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Moorhead v. Salinas

Court of Appeals of Texas, Thirteenth District, Corpus Christi-Edinburg

July 3, 2019

CHARLES MOORHEAD #2031979, Appellant,
v.
A. SALINAS, ET AL, Appellee.

          On appeal from the 156th District Court of Bee County, Texas.

          Before Chief Justice Contreras and Justices Benavides and Longoria

          MEMORANDUM OPINION

          GINA M. BENAVIDES, JUSTICE

         By four issues, appellant Charles Moorhead challenges the trial court's dismissal of his pro se, in forma pauperis suit pursuant to Chapter 14 of the Texas Civil Practice and Remedies Code. See Tex. Civ. Prac. & Rem. Code Ann. §§ 14.001-.014. Moorhead seeks an amended final judgment and new trial to determine the merits of his original claims. We affirm.

         I. Background

         Moorhead, an inmate currently housed in the McConnell Unit of the Texas Department of Criminal Justice (TDCJ) in Bee County, Texas, filed a civil suit against appellees, five [1] TDCJ employees in their official and individual capacities. The allegations included: conversion, breach of contract, retaliation, and violation of Moorhead's First Amendment right to free exercise of religion. See U.S. Const. amend. I. After submitting administrative grievance forms to the prison grievance system, Moorhead received a decision on December 8, 2017 stating his complaints had been previously addressed or were unsubstantiated.

         Moorhead appealed the decision by mailing his petition to the trial court on January 12, 2018. The petition was file-stamped by the trial court on January 18, 2018. The Texas Attorney General filed an amicus curiae brief. Without a hearing, the trial court dismissed Moorhead's suit for failing to comply with Chapter 14 of the Texas Civil Practice and Remedies Code. This appeal followed.

         II. Discussion

         By four issues and subparts, breach of contract, conversion, retaliation, and violation of his First Amendment right to free exercise of religion, Moorhead contends the trial court erred in dismissing his claims for failure to comply with Chapter 14.

         A. Standard of Review and Applicable Law

         Chapter 14 of the Texas Civil Practice and Remedies Code governs inmate litigation. Id. The court reviews the dismissal of inmate lawsuits for abuse of discretion. Thomas v. Knight, 52 S.W.3d 292, 294 (Tex. App.-Corpus Christi-Edinburg 2001, pet. denied). To establish an abuse of discretion, the appellant must show that the trial court's actions were arbitrary or unreasonable considering all surrounding circumstances. See Smithson v. Cessna Aircraft Co., 665 S.W.2d 439, 443 (Tex. 1984); see also Readeaux v. Velasquez, No. 13-13-00217-CV, 2013 WL 4399189, at *1 (Tex. App.- Corpus Christi-Edinburg 2013, no pet.) (mem. op.).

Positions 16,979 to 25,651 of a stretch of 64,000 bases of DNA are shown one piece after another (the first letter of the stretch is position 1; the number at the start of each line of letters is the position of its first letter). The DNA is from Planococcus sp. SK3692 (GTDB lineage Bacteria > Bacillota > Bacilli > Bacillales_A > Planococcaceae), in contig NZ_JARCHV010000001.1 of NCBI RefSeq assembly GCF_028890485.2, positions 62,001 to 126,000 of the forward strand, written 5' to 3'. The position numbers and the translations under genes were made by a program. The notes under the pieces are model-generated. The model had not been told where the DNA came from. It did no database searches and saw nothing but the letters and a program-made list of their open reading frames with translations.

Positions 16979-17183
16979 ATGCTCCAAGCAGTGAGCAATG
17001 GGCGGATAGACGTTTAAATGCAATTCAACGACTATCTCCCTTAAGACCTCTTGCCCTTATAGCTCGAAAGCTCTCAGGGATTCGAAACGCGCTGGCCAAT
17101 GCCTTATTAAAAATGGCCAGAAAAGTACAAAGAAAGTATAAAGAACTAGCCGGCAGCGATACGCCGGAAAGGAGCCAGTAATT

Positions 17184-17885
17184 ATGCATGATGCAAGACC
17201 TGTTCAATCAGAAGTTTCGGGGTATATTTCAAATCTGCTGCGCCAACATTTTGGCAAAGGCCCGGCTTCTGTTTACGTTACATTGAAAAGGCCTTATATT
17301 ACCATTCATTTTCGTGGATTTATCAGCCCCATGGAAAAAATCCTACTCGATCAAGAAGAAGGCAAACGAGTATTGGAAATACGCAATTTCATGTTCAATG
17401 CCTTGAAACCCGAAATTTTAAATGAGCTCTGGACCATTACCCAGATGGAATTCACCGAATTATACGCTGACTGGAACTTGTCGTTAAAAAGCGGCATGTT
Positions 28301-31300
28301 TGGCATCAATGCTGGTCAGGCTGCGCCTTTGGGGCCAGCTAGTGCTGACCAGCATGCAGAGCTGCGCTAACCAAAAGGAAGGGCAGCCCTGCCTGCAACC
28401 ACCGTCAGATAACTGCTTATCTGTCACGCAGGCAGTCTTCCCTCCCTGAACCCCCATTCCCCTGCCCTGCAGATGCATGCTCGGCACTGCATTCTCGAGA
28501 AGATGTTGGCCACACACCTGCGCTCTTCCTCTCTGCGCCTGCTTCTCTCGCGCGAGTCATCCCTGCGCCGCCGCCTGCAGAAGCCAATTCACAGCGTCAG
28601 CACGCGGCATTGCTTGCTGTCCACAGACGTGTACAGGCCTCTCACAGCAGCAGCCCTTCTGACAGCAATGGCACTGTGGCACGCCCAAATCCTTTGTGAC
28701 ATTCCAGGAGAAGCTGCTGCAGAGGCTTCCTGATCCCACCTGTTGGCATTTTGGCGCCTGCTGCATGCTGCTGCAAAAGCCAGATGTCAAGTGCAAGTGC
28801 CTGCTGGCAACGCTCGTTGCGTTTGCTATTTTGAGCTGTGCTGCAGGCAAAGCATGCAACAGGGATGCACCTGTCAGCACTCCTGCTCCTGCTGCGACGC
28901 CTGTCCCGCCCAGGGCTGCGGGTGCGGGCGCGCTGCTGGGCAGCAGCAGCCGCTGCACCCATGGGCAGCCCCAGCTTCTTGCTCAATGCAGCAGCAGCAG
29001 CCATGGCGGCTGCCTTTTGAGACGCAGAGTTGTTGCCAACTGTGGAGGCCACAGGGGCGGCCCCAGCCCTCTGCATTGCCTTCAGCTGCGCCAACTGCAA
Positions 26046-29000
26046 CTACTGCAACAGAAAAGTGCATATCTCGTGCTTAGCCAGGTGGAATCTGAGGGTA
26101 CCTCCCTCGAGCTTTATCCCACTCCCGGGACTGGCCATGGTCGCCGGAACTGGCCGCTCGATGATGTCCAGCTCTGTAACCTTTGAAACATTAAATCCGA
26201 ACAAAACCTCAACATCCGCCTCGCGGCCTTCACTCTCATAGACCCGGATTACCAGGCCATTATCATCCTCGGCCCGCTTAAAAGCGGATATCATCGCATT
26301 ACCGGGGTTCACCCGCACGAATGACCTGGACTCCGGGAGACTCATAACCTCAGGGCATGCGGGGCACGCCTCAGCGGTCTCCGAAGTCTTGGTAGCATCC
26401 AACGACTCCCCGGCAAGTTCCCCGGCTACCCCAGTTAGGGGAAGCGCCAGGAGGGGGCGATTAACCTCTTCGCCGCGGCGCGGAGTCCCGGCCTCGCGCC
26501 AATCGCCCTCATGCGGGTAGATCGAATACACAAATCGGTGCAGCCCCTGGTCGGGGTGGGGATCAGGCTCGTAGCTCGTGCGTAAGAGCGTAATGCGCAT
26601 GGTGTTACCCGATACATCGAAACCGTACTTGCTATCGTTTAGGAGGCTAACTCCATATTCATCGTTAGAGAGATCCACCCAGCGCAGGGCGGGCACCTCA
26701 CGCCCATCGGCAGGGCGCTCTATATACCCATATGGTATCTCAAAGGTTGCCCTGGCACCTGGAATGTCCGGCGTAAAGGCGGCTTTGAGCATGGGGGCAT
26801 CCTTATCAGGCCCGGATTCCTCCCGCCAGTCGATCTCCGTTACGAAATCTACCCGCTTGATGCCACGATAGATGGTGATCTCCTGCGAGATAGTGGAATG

The prison grievance system provides an administrative remedy for claims that would consume valuable judicial resources with little offsetting benefit. Diles v. Henderson, 76 S.W.3d 807, 810 (Tex. App.-Corpus Christi-Edinburg 2002, no pet.); see Amir-Sharif v. Quarterman, No. 13-09-00504-CV, 2010 WL 3279501, at *2 (Tex. App.-Corpus Christi-Edinburg 2013, no pet.) (mem. op.). Chapter 14 states that an inmate must receive a decision from the highest authority within the prison grievance system before filing a claim in state court concerning the same issues. Tex. Civ. Prac. & Rem. Code Ann. § 14.005; see Tex. Gov't Code Ann. § 501.008(d). Once an inmate receives a final decision from the grievance system, the inmate has thirty-one days to file their petition in state court. Tex. Civ. Prac. & Rem. Code Ann. § 14.005(b). Suits that are not filed within the allotted time frame are barred from proceeding. Id; see Diles, 76 S.W.3d at 810; see also Readeaux, 2013 WL 4399189, at *1. Trial courts are required to dismiss any claims filed outside of the required deadline. See Tex. Civ. Prac. & Rem. Code Ann. § 14.005(b); Lewis v. Johnson, 97 S.W.3d 885, 888 (Tex. App.-Corpus Christi-Edinburg 2013, no pet.).

         B. Analysis

         Moorhead received the final decision from the grievance system regarding his complaints on December 8, 2017. His deadline to file was January 8, 2018, thirty-one days from the time he received the decision. See Tex. Civ. Prac. & Rem. Code Ann. § 14.005(b). The Texas Supreme Court has adopted the "prisoner mailbox rule," meaning Moorhead's petition was deemed "filed" on the date the prison authorities received the document to be mailed: January 12, 2018. See Ramos v. Richardson, 228 S.W.3d 671, 673 (Tex. 2007) (per curiam) (extending the "prisoner mailbox rule" to inmate litigation); see also Warner v. Glass, 135 S.W.3d 681, 684 (Tex. 2004) (per curiam); Hoffman, 2013 WL 5434679, at *1. Moorhead filed his petition four days late on January 12, therefore the trial court was required to dismiss his ...


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